and I completed the approach like nothing had happened. :-)

Sometimes it's good that wierd things happen on a checkride. The
examiner wants to see that you can roll with the punches. If ATC throws
you a curve and you handle it in stride, it make him feel good about you.
  #9  
Old November 30th 03, 09:44 PM
Cecil E. Chapman
external usenet poster
 
Posts: n/a
Default

Okay,,, Roy,,,, you and Jeff have done it now - I'm afraid of my checkride
now and will be remaining an IR student, forever.... GRIN WINK

Seriously though, thanks for the heads up. I hope to be REALLY, REALLY good
by checkride time...

--
--
Good Flights!

Cecil E. Chapman, Jr.
PP-ASEL

"We who fly do so for the love of flying.
We are alive in the air with this miracle
that lies in our hands and beneath our feet"

- Cecil Day Lewis-

Check out my personal flying adventures: www.bayareapilot.com
"Roy Smith" wrote in message
...
Jeff wrote:
Watch out for those controllers, they sometimes have a tendency of doing
wierd things. I know one guy who got a non-standard hold on his

checkride

On my checkride, I had just intercepted the localizer for the ILS when
the controller cancelled my approach clearance and told me to do a 360
to allow faster traffic to pass me. Amazingly enough, as I finished my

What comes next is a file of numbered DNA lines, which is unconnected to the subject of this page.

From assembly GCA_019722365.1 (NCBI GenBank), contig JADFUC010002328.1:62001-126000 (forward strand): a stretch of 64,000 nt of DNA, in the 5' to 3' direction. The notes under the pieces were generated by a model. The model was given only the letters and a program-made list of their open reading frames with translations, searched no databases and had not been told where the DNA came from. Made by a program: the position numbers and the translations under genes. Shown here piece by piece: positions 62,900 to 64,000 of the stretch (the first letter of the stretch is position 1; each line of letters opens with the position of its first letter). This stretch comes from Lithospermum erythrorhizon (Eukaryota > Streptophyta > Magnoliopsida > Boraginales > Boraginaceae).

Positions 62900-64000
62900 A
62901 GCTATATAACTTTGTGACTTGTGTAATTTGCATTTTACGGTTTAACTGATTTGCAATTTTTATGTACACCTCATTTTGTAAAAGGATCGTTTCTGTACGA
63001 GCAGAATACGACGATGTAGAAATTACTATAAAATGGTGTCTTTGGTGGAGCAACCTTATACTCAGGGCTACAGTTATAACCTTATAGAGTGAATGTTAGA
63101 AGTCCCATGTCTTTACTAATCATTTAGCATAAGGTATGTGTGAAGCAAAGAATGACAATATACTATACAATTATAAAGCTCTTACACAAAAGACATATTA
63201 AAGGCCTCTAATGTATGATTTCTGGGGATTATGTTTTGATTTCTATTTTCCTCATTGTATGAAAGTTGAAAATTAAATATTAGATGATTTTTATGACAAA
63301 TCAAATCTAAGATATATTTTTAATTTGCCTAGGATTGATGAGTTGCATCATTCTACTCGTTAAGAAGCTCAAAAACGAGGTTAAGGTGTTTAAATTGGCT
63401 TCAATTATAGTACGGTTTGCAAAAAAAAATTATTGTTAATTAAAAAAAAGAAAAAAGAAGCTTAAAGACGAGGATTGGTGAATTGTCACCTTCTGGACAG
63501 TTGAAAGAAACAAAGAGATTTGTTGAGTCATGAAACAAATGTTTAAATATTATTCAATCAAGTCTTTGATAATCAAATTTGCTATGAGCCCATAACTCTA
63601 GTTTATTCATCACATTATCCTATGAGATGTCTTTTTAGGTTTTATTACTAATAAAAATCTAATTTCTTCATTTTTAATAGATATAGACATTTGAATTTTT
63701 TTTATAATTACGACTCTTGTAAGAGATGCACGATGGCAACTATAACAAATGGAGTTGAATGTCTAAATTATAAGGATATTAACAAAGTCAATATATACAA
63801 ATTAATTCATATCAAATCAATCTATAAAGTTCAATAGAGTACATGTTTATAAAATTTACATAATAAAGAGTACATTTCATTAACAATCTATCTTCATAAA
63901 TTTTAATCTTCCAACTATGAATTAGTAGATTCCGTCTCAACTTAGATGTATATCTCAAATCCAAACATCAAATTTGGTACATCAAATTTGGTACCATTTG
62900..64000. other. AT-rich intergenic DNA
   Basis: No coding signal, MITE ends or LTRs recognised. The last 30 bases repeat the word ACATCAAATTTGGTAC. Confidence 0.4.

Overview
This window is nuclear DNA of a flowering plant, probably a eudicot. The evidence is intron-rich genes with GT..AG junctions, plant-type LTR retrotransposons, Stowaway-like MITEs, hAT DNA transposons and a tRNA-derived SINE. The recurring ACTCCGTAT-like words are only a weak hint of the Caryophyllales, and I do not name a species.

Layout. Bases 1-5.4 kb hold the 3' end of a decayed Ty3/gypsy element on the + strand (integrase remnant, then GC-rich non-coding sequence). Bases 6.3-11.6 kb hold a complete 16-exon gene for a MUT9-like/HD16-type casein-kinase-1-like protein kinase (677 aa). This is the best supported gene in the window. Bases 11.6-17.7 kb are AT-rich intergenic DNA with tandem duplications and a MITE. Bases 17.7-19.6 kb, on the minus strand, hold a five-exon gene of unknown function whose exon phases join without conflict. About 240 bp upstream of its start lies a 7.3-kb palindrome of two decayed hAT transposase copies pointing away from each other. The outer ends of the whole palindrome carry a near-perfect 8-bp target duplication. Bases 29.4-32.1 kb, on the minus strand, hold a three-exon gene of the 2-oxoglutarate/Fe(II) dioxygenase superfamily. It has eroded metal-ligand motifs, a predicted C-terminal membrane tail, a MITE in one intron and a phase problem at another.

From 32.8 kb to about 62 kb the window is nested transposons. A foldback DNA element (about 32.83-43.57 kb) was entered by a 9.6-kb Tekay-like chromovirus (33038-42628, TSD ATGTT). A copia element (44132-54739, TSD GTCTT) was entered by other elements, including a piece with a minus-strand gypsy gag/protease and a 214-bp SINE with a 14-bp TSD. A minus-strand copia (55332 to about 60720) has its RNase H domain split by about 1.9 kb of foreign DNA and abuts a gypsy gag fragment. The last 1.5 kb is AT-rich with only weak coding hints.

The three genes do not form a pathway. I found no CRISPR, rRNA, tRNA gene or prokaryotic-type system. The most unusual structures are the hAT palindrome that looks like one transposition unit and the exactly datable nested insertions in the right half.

turn and rolled out on my original heading, the CDI was just centering
and I completed the approach like nothing had happened. :-)

Sometimes it's good that wierd things happen on a checkride. The
examiner wants to see that you can roll with the punches. If ATC throws
you a curve and you handle it in stride, it make him feel good about you.



  #10  
Old November 30th 03, 09:47 PM
Jay Somerset
external usenet poster
 
Posts: n/a
Default

On Sun, 30 Nov 2003 18:07:02 GMT, "Cecil E. Chapman"
wrote:

Just a question for y'all out there.

In-between lessons I've been practicing approaches using my OnTop IFR
program. It seems to work, very well, in terms of getting me to recall the
procedures and frequencies by sheer repetition when it comes to my actual
lesson day.

My question though: Is such an approach (pardon the unintentional pun)
wise/useful? Would it be better for me to go into my actual instrument
lessons totally fresh (of course, with a look-see at the approach charts
before leaving for my lesson) without any rehearsal / practice? I should
say that I do notice a big difference (and satisfaction with) in my
performance on the lesson days where I have practiced/rehearsed the
approaches on my simple Sim on the days before my lesson.


Rehearsals are good. Less likely to get flustered or make mistakes if you
encounter turbulence or get some strange ATC vectoring.


Would be interested in hearing your input!

--